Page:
More space for watchmakers - A. Lange & Söhne expands its premises in Glashütte

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Wilhelm Schmid (left) and Walter Lange (right) at the ground-breaking ceremony on 5th September 2012.
Impression of the new building of A. Lange & Söhne (north side)
View from the west side of the new building.

Glashütte, September 2012

The ground-breaking ceremony on 5 September marked the start of construction on the Manufaktur’s new annex. The new building provides more than 11,000 square metres of additional space for more improved processes.

The global demand for A. Lange & Söhne's exquisite timepieces is constantly growing. Accordingly, the successful Saxon watch brand has constantly expanded in the past years. It is the largest employer in the town of Glashütte, providing jobs for more than 500 people. Their workshops are spread across several buildings. The new annex will accommodate the movement assembly departments and the machines for the production of the delicate movement components in a single complex. Lange CEO Wilhelm Schmid welcomes the start of the construction works: "The annex was long overdue. The new building will allow us to clearly improve production processes and working conditions."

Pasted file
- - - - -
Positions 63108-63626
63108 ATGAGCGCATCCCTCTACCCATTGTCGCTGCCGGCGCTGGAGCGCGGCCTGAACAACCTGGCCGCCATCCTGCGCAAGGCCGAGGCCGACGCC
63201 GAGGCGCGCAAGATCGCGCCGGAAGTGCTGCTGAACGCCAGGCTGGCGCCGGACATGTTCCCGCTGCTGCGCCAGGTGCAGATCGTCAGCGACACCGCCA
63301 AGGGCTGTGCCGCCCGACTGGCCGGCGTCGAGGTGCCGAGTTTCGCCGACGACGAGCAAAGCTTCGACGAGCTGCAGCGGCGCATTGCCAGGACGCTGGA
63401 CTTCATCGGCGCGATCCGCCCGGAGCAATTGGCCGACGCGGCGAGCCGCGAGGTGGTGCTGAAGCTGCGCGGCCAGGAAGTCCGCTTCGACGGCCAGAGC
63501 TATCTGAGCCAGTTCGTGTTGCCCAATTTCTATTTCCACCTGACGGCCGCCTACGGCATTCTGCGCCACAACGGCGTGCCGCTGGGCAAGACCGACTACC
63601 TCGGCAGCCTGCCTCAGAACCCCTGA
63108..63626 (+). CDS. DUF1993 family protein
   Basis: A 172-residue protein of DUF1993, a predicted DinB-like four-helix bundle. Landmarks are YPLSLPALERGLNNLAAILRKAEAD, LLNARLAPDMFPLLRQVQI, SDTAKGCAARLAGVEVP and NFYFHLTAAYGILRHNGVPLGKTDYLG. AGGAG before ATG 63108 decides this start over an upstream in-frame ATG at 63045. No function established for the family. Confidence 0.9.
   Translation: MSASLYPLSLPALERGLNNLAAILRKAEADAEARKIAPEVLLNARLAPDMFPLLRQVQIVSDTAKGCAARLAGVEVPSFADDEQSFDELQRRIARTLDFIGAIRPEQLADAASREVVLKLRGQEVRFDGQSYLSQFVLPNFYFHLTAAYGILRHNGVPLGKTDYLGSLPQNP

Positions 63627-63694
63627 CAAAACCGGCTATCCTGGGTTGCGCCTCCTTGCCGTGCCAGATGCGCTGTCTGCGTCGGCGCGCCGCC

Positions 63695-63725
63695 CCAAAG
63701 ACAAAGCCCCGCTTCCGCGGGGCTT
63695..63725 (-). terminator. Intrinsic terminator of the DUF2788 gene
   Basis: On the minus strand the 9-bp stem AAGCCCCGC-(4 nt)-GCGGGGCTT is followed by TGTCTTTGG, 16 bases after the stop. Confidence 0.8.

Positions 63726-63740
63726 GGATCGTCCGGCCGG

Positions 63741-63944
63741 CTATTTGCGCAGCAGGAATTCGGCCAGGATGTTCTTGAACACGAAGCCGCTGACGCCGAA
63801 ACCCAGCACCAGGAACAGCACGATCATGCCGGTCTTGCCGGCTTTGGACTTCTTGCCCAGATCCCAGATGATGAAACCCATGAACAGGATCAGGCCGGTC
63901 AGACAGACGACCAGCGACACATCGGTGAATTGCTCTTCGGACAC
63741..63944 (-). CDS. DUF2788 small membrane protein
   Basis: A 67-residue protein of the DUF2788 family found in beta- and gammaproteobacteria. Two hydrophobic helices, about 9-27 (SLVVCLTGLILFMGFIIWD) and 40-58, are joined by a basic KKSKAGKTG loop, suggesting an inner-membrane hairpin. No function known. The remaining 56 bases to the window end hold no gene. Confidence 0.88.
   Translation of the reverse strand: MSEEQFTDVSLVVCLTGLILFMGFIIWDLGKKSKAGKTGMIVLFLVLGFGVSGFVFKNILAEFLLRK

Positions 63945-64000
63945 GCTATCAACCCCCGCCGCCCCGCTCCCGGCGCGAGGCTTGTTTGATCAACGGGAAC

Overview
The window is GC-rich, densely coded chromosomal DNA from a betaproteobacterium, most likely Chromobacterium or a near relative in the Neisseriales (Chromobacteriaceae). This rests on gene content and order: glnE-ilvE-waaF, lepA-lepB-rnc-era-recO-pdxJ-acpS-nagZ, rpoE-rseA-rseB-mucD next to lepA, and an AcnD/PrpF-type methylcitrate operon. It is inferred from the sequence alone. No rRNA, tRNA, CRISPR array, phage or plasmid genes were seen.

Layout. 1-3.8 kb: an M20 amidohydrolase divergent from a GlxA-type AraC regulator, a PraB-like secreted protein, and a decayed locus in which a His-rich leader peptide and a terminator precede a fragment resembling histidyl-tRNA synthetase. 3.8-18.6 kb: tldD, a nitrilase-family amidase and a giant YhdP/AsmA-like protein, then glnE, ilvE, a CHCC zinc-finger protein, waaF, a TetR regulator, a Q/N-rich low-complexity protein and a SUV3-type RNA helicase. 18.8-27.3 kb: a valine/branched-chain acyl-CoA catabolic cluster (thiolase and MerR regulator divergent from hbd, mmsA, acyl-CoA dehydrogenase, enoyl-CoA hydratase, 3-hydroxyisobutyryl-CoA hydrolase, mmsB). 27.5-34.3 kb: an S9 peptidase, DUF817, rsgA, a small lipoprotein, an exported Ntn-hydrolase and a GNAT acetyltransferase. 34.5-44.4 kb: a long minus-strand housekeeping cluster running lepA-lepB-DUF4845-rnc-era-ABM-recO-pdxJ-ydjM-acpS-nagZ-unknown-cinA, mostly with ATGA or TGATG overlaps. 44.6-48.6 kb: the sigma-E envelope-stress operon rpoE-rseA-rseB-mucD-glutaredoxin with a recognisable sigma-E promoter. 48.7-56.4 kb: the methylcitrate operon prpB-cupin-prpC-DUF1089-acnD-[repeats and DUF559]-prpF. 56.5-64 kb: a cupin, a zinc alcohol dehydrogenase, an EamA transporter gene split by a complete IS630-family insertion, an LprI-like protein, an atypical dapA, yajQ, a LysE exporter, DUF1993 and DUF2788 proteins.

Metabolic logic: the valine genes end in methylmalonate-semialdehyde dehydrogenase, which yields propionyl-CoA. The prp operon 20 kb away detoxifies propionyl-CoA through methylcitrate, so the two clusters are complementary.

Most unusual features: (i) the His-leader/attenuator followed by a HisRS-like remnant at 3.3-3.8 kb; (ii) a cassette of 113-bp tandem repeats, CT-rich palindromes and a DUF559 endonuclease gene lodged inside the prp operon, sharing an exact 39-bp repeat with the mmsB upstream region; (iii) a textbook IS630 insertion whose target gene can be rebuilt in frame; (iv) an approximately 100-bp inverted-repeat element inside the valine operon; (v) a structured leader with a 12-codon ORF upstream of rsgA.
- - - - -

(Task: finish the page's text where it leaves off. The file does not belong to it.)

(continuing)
The two-part extension has a gross floor area of 11,300 square metres. A skybridge across Altenberger Strasse will connect the new building with the "Lange II", currently the largest production venue. On the side facing the street, the production of the movement components will be accommodated on three floors. The rear wing of the building provides watchmaker workshops on five levels. The double walk-through façade has a climate-control function and allows distraction-free tours in these zones. With its discreet design, the new building blends in well with the existing ensemble and takes the architectural geographical particularities of the area into account. The geothermal heat pump used for heating, cooling, and hot water contributes to the ecological soundness of the manufacturing operations. The building stands on 70 concrete piles. Driven into the ground to a depth of up to 20 metres, they constitute a solid foundation. The structural work is scheduled to begin this coming spring and is supposed to be finished within two and a half years. Lange will invest a two digit million amount.